Ryan Tannehill has been a solid NFL quarterback. He’s never missed a game, he’s thrown for 4,000+ yards in each of the last two seasons, and he’s cut down on his interceptions (from 17 in 2013 to 24 over the last two years combined).

While he has put up good numbers, however, he hasn’t put up elite numbers. He’s also never finished a season better than 8-8. In fact, he finished a career-worst 6-10 in 2015.

Is this the year that Tannehill truly gets over the hump and enters the upper echelon of quarterbacks?

“We’ve been really encouraged,” Dolphins vice president of football operations Mike Tannenbaum said on CBS Sports Radio’s Tiki and Tierney. “Ryan will get a lot of work (tonight against Atlanta). His relationship with Adam has been really well. Coach Gase has done a good job going back to the spring with him, and Ryan has just been a really confident guy who’s really taken the next step in terms of leadership. We were encouraged how we played last week against Dallas, and we hope to continue to build on that tonight.”

Tannehill’s passing yardage has increased in each of his four NFL seasons. On the flip side, his completion percentage regressed last year from 66.4 to 61.9, as did his touchdown passes, from 27 to 24.

How will Gase get those numbers back to their 2014 level and beyond?

“I’d say it’s more fundamental,” Tannenbaum said. “When you talk about the league, it’s not about quarterback rehab; it’s quarterback development. These guys are coming from very simplified systems in college and they have to learn very sophisticated offenses. In Ryan’s case, he’s put a lot of good tape out there his first few years. He needs to be more consistent – and that goes for the whole offense, for that matter. Certainly when the games are on the line in the fourth quarter, we got to take advantage of that. We’re encouraged by his career trajectory.”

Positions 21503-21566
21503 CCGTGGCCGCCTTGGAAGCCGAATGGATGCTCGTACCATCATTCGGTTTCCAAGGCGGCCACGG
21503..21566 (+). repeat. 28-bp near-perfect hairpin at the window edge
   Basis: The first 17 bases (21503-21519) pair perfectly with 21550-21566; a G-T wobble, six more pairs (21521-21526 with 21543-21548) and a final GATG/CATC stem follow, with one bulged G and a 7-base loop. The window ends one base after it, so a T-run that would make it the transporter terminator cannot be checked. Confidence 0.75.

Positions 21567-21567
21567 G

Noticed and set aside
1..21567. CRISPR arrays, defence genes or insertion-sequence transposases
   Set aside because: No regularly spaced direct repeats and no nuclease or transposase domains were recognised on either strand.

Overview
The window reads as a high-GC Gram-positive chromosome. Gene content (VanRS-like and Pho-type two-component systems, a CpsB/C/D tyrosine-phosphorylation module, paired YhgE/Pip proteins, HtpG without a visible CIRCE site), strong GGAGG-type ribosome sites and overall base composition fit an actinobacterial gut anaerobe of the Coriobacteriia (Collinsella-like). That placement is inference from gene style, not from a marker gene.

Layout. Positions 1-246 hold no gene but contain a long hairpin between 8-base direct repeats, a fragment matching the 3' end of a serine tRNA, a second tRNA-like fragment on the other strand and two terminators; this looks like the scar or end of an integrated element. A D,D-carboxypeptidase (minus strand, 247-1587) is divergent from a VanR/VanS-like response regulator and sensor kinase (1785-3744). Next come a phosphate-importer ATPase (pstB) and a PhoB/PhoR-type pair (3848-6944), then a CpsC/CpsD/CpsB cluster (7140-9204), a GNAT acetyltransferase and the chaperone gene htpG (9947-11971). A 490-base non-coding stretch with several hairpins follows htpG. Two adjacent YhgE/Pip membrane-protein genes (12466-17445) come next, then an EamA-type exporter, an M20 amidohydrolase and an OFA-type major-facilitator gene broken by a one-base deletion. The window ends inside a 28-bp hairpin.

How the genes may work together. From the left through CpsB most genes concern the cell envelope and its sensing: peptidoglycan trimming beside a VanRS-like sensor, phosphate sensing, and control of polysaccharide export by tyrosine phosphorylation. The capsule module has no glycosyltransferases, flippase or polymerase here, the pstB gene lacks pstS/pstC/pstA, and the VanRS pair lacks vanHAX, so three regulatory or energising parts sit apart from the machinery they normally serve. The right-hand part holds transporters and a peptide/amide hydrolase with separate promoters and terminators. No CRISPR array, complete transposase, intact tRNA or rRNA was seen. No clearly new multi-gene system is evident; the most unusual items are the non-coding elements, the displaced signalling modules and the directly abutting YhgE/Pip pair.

With Tannehill, Tannenbaum is reminded of an old saying: The tape – in other words, a player’s raw talent – sets the floor; the character sets the ceiling.

“Ryan’s character is impeccable,” Tannenbaum said. “He wants to be great, and to see him with Coach Gase and Coach (Clyde) Christensen, our offensive coordinator, he’s a gym rat. He can’t get enough of this. That’s why we’re so optimistic about it.”

Defensively, the Dolphins will need a better season from Ndamukong Suh, who last year had 61 tackles and 6.0 sacks. What caused him to have what seemed like a down year?

“When you play defensive tackle, sometimes you’re going to have production and other times you’re going to create it for other players,” Tannenbaum said. “But one of the things we’ve talked about all offseason . . . is we needed more depth. We didn’t want to put so much on any one player, including Ndamukong. So we went out and signed Mario Williams and Jason Jones. Cam Wake is coming back from an injury. We added Kiko Alonso to our front seven. So we think as a whole our front seven will have more talent and more depth, which is what you need in the league.”

It’s also what you need in the AFC East, which New England has won 12 of the last 13 years, including seven straight. Will this year be any different?

“For us, New England has done a great job for a long time, but we have a new coach and we’re really energized down here,” Tannenbaum said. “We have a great group of guys, we had a really good offseason, they worked their tails off and we’ll see New England in Week 2. We start off at Seattle, which is obviously going to be a tall task to start the year, so our focus right now is let’s get through campus as healthy as we can, get ready for Seattle and get out to England in Week 2. We’ll be ready, but we know they’ll be ready as well.”


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